Body's defenses may worsen chronic lung diseases in smokers

February 9, 2009,

Although the immune system is designed to protect the body from harm, it may actually worsen one of the most difficult-to-treat respiratory diseases: chronic obstructive pulmonary disorder (COPD), according to new University of Cincinnati (UC) research.

In a preclinical research study, UC environmental health scientists have identified a link between cigarette smoke and activation of a specific cellular receptor (NKG2D) critical to immune system activation. They say the finding is key to understanding COPD disease progression and developing future interventional drug therapies.

"People have historically believed that if you smoke, you suppress the immune system. We've shown that you actually activate certain parts of the immune system and it could potentially work against you," explains Michael Borchers, PhD, lead investigator of the study and UC assistant professor of environmental health.

Borchers and his team report their findings in the March 2009 issue of the Journal of Clinical Investigation. The study appears online ahead of print Feb. 9, 2009. It is the first study to report data defining a link between the immune system and COPD disease progression and severity.

COPD is a progressive pulmonary disease believed to be caused by long-term cigarette smoking. The irreversible and incurable condition is characterized by emphysema and severe inflammation of the lung tissue.

Previous research had suggested that immune cells (lymphocytes) contributed to chronic inflammation, a key indicator of COPD; however, it was unclear whether this caused extensive cellular damage.

For this study, Borchers' team developed a transgenic mouse model to further examine how the immune system responds to chronic inflammation indicative of COPD. His team hypothesized that when tissue was damaged, the cells would send signals to the immune system indicating they are transformed—similar to cancer or virally infected cells—and must be destroyed.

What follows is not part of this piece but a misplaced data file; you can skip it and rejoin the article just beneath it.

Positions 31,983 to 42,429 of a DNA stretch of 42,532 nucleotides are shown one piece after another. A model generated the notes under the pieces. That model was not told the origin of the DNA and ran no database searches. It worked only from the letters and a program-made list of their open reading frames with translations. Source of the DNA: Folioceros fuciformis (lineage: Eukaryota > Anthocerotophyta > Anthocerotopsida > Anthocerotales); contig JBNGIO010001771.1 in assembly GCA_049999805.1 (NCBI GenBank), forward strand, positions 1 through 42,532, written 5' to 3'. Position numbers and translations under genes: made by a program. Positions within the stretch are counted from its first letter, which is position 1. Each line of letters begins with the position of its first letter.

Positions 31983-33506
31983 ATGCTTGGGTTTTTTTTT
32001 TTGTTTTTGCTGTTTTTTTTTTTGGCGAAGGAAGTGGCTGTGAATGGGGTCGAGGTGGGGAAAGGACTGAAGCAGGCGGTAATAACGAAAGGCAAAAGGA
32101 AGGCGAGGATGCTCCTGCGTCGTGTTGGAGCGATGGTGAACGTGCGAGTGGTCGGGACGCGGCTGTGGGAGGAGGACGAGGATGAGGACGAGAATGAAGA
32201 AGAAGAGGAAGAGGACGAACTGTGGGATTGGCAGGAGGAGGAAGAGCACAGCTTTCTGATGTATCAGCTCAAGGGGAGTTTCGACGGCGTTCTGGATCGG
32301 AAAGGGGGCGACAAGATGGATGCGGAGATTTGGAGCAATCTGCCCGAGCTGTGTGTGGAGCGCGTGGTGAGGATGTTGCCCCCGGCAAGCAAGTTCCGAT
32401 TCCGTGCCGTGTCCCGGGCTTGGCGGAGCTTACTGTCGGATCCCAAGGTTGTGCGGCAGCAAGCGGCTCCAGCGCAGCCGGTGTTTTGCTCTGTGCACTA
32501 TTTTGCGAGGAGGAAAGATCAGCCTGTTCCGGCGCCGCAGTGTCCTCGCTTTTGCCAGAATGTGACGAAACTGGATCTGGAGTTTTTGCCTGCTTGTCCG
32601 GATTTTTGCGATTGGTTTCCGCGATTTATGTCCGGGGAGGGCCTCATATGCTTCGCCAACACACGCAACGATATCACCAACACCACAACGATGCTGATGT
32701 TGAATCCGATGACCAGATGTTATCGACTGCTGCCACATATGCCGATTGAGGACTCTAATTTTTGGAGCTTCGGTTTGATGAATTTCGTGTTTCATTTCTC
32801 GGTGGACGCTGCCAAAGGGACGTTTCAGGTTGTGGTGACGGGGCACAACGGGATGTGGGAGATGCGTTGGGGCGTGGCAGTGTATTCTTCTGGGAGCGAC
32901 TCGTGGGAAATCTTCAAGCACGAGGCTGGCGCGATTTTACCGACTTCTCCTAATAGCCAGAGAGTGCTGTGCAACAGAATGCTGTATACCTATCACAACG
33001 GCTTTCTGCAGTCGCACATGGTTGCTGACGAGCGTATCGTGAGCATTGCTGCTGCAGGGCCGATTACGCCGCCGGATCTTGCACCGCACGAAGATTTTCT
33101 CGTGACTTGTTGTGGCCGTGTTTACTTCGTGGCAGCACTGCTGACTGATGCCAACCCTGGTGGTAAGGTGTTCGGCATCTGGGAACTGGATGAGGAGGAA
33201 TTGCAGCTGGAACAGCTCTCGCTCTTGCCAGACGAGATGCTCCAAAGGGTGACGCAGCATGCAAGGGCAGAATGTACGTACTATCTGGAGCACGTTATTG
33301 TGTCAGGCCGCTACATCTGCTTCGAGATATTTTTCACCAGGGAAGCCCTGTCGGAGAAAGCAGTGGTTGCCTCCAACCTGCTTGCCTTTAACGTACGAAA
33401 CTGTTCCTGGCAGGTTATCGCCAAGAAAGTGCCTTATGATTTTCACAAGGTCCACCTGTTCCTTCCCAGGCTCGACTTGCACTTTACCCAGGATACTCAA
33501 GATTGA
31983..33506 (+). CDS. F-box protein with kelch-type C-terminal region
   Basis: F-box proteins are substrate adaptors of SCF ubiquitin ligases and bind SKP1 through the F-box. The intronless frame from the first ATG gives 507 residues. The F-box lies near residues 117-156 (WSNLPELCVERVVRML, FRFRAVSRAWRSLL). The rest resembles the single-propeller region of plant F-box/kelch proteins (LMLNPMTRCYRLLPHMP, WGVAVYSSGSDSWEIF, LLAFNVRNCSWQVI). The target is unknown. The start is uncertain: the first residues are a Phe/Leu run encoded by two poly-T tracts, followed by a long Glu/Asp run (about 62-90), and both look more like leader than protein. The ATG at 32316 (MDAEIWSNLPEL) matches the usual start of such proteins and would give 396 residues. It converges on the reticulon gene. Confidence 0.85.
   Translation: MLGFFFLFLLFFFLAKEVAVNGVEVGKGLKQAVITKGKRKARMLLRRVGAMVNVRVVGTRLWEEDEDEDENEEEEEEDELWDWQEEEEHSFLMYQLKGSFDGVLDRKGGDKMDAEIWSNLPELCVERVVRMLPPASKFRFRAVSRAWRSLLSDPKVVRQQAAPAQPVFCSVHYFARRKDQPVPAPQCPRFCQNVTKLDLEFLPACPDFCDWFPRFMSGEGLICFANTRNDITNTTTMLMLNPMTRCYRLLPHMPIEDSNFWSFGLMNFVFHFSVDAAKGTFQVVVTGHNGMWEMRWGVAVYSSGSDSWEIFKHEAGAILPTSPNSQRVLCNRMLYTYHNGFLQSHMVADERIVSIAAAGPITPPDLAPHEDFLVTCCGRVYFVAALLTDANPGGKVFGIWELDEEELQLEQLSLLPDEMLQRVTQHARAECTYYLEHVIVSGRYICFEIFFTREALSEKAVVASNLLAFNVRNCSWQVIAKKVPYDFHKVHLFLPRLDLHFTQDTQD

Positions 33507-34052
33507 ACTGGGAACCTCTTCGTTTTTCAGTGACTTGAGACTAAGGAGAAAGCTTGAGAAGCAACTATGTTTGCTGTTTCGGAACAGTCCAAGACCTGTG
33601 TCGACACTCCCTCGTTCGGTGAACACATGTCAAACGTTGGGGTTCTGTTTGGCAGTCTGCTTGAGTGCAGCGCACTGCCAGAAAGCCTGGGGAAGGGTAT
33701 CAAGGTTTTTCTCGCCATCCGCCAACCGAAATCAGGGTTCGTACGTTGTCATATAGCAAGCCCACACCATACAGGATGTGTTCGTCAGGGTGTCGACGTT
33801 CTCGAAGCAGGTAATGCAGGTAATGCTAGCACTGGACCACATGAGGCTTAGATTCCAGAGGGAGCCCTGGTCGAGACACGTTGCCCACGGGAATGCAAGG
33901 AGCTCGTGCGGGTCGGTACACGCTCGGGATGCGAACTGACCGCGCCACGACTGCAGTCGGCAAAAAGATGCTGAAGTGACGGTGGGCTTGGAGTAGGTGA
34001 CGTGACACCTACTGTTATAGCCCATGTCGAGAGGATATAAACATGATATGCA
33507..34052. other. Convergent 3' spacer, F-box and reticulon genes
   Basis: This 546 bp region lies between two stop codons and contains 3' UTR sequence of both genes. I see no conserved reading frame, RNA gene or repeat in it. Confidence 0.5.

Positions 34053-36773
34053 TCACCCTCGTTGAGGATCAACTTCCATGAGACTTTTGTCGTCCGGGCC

Scientists examined molecular signaling pathways in lung tissue exposed to cigarette smoke and found a strong correlation between cellular stress signals, activation of the immune system and development of COPD-like disease.

This method was repeated and cross-referenced in tissue samples from a human cohort that included non-smokers, smokers with COPD and smokers who did not develop COPD. In patients who had never smoked, there was a complete absence of the NKG2D signal. Current and former smokers who developed the disease expressed signals that correlated with severe COPD disease.

By combining both sets of data, they determined that cigarette smoke set off a molecular chain of events resulting in activation of a specific receptor—NKG2D—in lung cells, causing the immune system to attack stressed (damaged) lung tissue.

"Our study is evidence that when the lungs are exposed to chronic damage from cigarette smoke, at some point that damage exceeds the body's natural ability to repair tissue and can start to contribute to COPD instead of protecting against it," Borchers says.

Borchers intends to expand this research using other genetically altered mouse models to explore the relationship between the NKG2D receptor and other immune pathways involved in of alterations in the immune system of COPD patients.

Source: University of Cincinnati

Explore further: A synthetic approach to helping the immune system thwart infections

Related Stories

A synthetic approach to helping the immune system thwart infections

February 22, 2018